I miss the garden I had when I lived in San Diego. It was across the highway from a horse stable, I could take all the composted horse manure I could haul for free. I turned under 4-5" over the whole garden each year. It began as hard-baked desert clay, and was loose fertile loam when I turned it over to another gardener.

The biggest hurdle with organic gardening is the control of pests & diseases. Finding & growing resistant varieties is part of the solution. Encouraging insect predators, while avoiding conditions that promote harmful insects, is also important. For the most part, if I am patient, a healthy population of beneficial insects solves problems with aphids and caterpillars; lace wings, lady bugs, syrphid flies, and wasps are all present in large numbers. If I can get them up in time, row covers protect squash from SVB, and traps help to keep Japanese beetles down to controllable numbers. On the rare occasion that a particular insect or disease threatens to wipe out a crop, there are usually organic solutions... but push comes to shove, I would rather lose a crop - or not grow it at all - than resort to poisonous chemicals. The only exception I would make would be to save a rare variety whose seeds could not be replaced.

IMO organic gardening takes patience, persistence, and a fair amount of learning. It takes time to build up poor soil, and to build up a good beneficial insect population. If you save your own seed, successive generations may become better adapted to your conditions, and their yield will improve. I've witnessed this in several of the vegetables I save seed for; beans become more vigorous, okra has become increasingly resistant to the wilt which once ravaged it, and the DTM of some of my limas has been reduced by as much as 3 weeks.
I agree with you on avoiding poison treatment on foods I eat. I actually haven’t used any pesticides in the last 5 years. Little kids running around barefoot makes you paranoid.
We compost heavily, and this years compost should be enough for out entire garden.
I don’t so much have issue with insects, as they mainly eat my rose leaves and Cana Lillies, I’m less concerned with losing them as the plants I eat are my main concern of late.
It’s the deer, wood chuck, voles, squirrels, and chipmunks. It’s war this spring. Completely enclosed garden beds in hardwire cloth.
Makes gardening a lot less convenient and a little less fun. But that’s what has to be done for all this work to be worth it.🙃
 
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I had really good success with everything I planted in my first year garden last year. I didn’t have any bugs Issues and I did that by companion planting. For example, I planted dill by my corn because dill attracts a certain species of fly that eat ear wigs and keep them at bay. There are lots of resources online for that. As for what we grow, we are up north in zone 5a/5b and we have success with all the things. We have a very short growing season, and these are the varieties that I had success with last year. Pardon my disorganized list, I just started planning my garden last night. I grow 99% organic vegetables. There are some things that I will settle for nonorganic to save money, but for the most part we try to be Organic. And don’t forget the potatoes!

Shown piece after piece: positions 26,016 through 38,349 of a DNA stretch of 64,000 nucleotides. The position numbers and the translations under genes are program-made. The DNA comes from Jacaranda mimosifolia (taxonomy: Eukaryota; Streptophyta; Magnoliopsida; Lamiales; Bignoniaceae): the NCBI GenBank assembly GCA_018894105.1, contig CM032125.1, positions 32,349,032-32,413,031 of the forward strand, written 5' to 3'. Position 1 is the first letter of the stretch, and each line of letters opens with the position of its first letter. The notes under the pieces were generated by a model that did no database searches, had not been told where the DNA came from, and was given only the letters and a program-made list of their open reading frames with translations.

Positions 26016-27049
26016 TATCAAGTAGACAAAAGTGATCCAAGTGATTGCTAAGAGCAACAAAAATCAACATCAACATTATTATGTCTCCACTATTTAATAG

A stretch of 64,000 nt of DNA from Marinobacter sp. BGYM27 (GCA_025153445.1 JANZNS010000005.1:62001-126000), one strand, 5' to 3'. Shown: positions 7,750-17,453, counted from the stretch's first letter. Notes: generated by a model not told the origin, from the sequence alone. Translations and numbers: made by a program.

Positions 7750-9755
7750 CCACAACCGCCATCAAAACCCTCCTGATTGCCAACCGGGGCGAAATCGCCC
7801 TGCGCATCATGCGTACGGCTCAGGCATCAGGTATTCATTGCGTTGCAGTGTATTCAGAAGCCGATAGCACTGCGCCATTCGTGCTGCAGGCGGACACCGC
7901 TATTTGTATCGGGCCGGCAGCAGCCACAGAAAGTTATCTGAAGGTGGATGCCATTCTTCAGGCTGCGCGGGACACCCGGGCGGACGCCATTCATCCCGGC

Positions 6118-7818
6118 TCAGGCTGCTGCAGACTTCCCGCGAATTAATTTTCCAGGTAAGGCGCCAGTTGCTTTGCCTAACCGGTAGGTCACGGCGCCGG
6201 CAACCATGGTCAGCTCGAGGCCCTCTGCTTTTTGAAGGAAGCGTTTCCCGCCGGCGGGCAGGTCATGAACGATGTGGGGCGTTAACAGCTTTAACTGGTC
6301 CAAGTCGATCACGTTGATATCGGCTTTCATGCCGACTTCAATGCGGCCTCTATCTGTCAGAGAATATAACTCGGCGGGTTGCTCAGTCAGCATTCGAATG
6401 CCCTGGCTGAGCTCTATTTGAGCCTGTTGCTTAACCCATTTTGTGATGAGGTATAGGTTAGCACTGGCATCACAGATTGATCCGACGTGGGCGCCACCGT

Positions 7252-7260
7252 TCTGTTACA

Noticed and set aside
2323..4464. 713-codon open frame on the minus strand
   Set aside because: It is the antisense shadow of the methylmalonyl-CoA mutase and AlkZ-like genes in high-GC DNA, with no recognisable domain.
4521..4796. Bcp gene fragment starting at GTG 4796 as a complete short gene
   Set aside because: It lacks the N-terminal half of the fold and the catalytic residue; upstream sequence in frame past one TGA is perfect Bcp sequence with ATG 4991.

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flowerbug

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Everybody here is growing organic ~ am I right ```
as much as i can be. i don't have full control of what goes on here.

as far as i can tell it works and i've been doing it long enough that i see the soil gradually improving i see bug diversity remaining stable or increasing except the recent declines in bumblebees and some smaller birds. i can't tell what is happening with the native frogs, but was happy to see baby toads last year for the first time in some years.
 

JalapenosinDelco

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I had really good success with everything I planted in my first year garden last year. I didn’t have any bugs Issues and I did that by companion planting. For example, I planted dill by my corn because dill attracts a certain species of fly that eat ear wigs and keep them at bay. There are lots of resources online for that. As for what we grow, we are up north in zone 5a/5b and we have success with all the things. We have a very short growing season, and these are the varieties that I had success with last year. Pardon my disorganized list, I just started planning my garden last night. I grow 99% organic vegetables. There are some things that I will settle for nonorganic to save money, but for the most part we try to be Organic. And don’t forget the potatoes!
Very impressive list. I’ll look into the companion planting, I have only heard a few of those.
You don’t attempt growing asparagus? We get 4-5 bunches a spring and I’ve only scattered 2 sets of seeds a few years ago. They’re perennials ya know. Love me some perennials...